Keelung, like many cities in Taiwan 台灣, is a dark wonderland for urban exploration. You can hardly turn around without sighting yet another hulking ruin calling out to be entered. Most of these buildings are so decrepit that little remains to indicate what its purpose once was—a direct consequence of Keelung’s incessant rain and gloom. The process of decay works at a feverish pace in this grim port city, rapidly eroding evidence of human occupation in any abandonment exposed to the elements.
In May 2015 I toured the city with a good friend who shares my passion for adventure and discovery. We visited a number of ruins earlier in the day (something to speak of in future posts) before giving ourselves up to chance and happenstance by driving around with our eyes peeled for signs of disuse. This is how we found Tǒngyī Bowling Alley 統一保齡球館 (Tongyi is “United”), originally built in 1972 and closed only last year.
When we first entered the building we had no idea what we had found. Neither of us read enough Chinese to parse the sign out front, but it’s just as well, for that would have spoiled the process of puzzling things out for ourselves. My first hypothesis was that it had been a car dealership—as evidenced by the sprawling size of the place and its location at a major intersection. There were no clues to be found on the ground floor, only huge piles of debris lost in darkness and illuminated only for brief seconds as our torches swept over them1.
Upstairs things started to take shape. Here we found an office at the top of the stairway and several piles of scrap machinery, all of it completely unrecognizable at the time. While I attempted to puzzle things out and line up some shots my friend crossed the vast open expanse of the second floor. There he found a bowling ball—and we had our answer.
Does this place look like it had been abandoned only last year? I was shocked to find a calendar from 2014 in what I would assume was once a kitchen off to one side. Entropy works fast here in Keelung, though in fairness this place was stripped clean and gutted before it was finally abandoned.
For whatever reason the rooftop is the final resting place of many of the gaming machines that once occupied the old bowling alley. Someone must have hauled them up here and smashed them to bits. We also found a number of other relics up here, none of which were particularly photogenic after having been exposed to a year of rain and wind.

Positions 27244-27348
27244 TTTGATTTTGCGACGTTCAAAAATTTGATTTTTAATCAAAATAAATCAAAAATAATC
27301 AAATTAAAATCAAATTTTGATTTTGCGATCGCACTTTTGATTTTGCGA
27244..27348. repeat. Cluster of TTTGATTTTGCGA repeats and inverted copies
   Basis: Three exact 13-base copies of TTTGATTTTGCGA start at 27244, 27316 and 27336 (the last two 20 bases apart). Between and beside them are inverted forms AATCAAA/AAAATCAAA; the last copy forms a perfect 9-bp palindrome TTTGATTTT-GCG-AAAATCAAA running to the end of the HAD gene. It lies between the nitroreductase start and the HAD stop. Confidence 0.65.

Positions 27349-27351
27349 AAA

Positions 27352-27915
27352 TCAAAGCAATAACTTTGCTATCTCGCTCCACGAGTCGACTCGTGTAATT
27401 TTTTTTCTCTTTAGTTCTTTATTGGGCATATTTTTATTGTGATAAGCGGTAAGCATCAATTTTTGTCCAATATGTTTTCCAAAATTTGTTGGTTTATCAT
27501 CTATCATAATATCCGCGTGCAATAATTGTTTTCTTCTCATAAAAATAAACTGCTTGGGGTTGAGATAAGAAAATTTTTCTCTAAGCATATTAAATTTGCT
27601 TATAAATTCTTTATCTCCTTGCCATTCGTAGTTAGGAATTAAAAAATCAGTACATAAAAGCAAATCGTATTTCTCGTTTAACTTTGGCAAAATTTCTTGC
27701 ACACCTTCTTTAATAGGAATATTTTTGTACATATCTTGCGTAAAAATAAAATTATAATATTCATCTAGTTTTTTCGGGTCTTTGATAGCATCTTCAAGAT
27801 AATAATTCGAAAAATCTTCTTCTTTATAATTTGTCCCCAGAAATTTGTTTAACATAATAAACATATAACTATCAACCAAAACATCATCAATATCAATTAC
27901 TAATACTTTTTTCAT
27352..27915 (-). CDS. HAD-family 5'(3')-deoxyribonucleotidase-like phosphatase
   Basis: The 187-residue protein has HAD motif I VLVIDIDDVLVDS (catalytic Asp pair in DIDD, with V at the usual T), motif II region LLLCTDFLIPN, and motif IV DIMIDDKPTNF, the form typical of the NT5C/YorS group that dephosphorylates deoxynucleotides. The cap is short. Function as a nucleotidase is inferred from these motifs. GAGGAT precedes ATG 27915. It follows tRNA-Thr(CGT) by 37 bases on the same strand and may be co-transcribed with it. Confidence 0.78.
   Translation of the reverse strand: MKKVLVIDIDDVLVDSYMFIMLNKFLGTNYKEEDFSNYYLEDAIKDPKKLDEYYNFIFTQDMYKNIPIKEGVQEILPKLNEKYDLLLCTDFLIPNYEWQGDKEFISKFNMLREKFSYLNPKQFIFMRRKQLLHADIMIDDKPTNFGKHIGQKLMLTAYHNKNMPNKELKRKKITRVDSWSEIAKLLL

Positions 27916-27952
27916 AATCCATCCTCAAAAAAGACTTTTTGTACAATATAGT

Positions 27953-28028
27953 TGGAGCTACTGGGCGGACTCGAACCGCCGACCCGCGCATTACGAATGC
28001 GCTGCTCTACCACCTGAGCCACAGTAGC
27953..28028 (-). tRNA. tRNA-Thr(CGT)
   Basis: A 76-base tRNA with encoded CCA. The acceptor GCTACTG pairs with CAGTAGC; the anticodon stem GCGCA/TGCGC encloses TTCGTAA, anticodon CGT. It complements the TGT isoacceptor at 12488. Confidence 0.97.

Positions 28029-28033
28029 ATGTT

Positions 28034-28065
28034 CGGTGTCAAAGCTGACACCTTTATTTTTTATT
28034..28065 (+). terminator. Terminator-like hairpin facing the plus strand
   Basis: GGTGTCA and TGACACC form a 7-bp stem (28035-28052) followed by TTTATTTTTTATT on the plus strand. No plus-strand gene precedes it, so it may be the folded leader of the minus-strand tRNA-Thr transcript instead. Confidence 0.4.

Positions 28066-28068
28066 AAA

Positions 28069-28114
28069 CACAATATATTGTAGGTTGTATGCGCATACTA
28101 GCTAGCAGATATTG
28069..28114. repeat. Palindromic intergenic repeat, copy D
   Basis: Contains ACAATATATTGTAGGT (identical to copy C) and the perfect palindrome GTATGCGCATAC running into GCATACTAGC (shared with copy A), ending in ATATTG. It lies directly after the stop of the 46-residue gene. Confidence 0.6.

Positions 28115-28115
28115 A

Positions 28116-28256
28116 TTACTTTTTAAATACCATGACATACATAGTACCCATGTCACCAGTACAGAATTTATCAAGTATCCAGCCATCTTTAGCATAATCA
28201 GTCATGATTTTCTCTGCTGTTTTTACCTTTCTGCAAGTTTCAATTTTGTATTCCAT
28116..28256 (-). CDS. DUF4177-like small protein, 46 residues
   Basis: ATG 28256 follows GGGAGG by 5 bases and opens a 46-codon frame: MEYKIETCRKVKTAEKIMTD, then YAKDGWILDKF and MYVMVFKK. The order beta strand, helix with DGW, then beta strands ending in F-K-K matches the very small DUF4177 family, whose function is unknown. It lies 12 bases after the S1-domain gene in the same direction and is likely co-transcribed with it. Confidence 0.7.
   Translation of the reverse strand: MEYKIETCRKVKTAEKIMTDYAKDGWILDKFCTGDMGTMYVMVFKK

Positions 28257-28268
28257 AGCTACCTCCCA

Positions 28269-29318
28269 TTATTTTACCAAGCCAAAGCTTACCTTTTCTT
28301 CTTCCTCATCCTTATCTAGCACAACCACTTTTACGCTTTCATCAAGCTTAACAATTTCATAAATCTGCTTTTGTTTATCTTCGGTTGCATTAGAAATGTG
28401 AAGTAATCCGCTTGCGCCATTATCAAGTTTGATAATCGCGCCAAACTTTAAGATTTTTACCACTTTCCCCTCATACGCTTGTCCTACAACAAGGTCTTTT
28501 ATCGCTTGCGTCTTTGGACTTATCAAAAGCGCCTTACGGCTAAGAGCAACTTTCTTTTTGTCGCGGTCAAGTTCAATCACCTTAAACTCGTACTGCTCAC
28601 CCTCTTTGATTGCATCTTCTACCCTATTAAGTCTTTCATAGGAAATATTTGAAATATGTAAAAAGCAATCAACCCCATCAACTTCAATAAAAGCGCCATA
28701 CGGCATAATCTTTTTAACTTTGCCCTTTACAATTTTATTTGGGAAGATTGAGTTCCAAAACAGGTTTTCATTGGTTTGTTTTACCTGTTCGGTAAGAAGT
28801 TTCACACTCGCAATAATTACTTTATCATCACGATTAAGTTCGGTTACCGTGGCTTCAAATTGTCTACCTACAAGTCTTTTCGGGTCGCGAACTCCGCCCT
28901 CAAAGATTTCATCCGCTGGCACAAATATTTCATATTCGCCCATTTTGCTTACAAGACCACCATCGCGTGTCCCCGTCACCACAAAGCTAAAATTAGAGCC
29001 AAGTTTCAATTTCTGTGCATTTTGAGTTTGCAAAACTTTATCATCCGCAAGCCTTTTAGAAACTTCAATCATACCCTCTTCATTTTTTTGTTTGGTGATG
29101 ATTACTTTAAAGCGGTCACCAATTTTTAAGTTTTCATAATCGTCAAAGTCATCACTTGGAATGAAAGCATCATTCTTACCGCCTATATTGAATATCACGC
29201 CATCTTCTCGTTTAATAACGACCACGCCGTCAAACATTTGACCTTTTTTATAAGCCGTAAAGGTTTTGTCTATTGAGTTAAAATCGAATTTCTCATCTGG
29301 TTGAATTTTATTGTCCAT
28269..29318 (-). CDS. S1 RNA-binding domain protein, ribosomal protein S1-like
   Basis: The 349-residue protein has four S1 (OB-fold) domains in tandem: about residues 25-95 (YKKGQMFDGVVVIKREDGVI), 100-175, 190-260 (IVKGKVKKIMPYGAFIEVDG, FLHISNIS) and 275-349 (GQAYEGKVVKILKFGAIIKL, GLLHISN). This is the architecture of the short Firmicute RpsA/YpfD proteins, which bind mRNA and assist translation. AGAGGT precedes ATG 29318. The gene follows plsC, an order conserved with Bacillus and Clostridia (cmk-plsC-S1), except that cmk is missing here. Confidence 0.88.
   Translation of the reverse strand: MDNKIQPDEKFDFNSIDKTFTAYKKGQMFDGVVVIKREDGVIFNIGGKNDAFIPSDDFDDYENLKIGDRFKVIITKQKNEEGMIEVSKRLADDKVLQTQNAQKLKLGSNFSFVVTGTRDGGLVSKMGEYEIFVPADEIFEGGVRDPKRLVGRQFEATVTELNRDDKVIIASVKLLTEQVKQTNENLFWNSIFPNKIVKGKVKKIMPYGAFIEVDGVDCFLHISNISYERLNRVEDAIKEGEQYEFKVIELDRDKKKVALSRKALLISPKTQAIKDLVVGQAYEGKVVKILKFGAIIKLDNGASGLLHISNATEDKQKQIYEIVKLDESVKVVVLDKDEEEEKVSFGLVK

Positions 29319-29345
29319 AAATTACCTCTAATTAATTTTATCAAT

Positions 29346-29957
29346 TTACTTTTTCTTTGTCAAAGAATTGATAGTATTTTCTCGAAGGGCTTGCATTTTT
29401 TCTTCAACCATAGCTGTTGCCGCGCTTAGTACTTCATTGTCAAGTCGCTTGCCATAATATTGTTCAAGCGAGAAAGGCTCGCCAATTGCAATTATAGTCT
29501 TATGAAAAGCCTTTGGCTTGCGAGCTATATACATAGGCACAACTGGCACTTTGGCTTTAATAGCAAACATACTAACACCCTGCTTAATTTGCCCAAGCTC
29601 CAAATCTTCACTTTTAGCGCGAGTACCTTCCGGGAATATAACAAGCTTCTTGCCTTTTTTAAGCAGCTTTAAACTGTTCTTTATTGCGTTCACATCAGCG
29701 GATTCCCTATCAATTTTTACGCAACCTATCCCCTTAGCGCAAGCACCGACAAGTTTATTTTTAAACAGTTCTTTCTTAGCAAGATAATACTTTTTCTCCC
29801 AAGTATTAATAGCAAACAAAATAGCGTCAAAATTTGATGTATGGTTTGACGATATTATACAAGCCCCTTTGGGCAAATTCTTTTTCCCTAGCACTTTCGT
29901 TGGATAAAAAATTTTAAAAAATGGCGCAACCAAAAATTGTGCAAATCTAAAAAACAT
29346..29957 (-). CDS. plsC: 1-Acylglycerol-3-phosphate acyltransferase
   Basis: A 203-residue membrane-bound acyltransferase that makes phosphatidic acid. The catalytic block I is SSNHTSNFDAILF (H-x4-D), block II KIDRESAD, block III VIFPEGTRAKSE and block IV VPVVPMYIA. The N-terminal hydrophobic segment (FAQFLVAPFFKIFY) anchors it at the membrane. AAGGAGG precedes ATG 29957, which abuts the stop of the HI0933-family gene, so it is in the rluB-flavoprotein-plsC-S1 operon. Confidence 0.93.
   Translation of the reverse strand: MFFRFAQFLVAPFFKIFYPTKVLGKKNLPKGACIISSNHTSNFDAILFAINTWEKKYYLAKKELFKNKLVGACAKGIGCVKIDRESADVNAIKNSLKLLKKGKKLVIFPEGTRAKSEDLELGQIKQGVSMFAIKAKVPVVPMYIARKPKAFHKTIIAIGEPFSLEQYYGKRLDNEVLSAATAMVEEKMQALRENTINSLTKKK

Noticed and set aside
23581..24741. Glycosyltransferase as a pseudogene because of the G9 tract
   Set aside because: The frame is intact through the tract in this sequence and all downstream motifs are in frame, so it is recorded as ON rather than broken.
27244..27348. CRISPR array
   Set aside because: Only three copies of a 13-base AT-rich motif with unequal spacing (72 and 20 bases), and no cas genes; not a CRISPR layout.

The view of the port from the rooftop is fantastic. It’s a great place to take some photos even if the ruins themselves don’t interest you. Watch out though, there are so many holes in the building that it is actually somewhat dangerous. Chances are everything is also wet and slippery—particularly with moss or algae growing all over the place—so by mindful of your step!
One final anecdote from this exploration: there are apartments attached to the bowling alley for some reason. My friend and I wandered in through the rooftop access door and proceeded to take a quick look around. The first door was closed so I joked that it was about time to go kicking in doors—not something I usually do, but this place was obviously uninhabited. I proceeded the next unit down the hall, its door ajar, and glimpsed an entire room full of personal effects. Just as I unslung my camera to take a look I heard a loud bang from behind me, yelling, and apologies issued in rapid-fire Chinese. I spun around and saw an old man standing in the doorway, shock and outrage written on his face. Here we were—two no-good foreigners attempting to break in!
If you read into the urban exploration literature in other nations you’ll find a common theme: many explorers are paranoid about running into squatters and homeless people when exploring the ruins. But this is Taiwan! Within seconds the old man was smiling with red betel nut-stained teeth at the absurdity of what was going on. I mean, just look at the photos I’ve shared here—would you imagine anyone living in this place? Hilariously, just as both of us were expressing genuine regret at having disturbed him, the old man launched into what you might call “the script”, the standard list of questions that most older Taiwanese people ask foreigners. “Where are you from, America?” “No, England. My friend here is from Canada.” And we all grinned like idiots. Looking back I totally should have asked to take a group photo.
One side effect of such a recent abandonment is that the place still has a social media presence on Facebook, among other places. Browse around and you can see the place in its twilight years here and here. There’s more if you go searching for the Chinese name of the place—but you probably get the idea. This was not exactly the most happening place in town these last few years. The entire building was demolished sometime after my visit and nothing remains as of January 2016.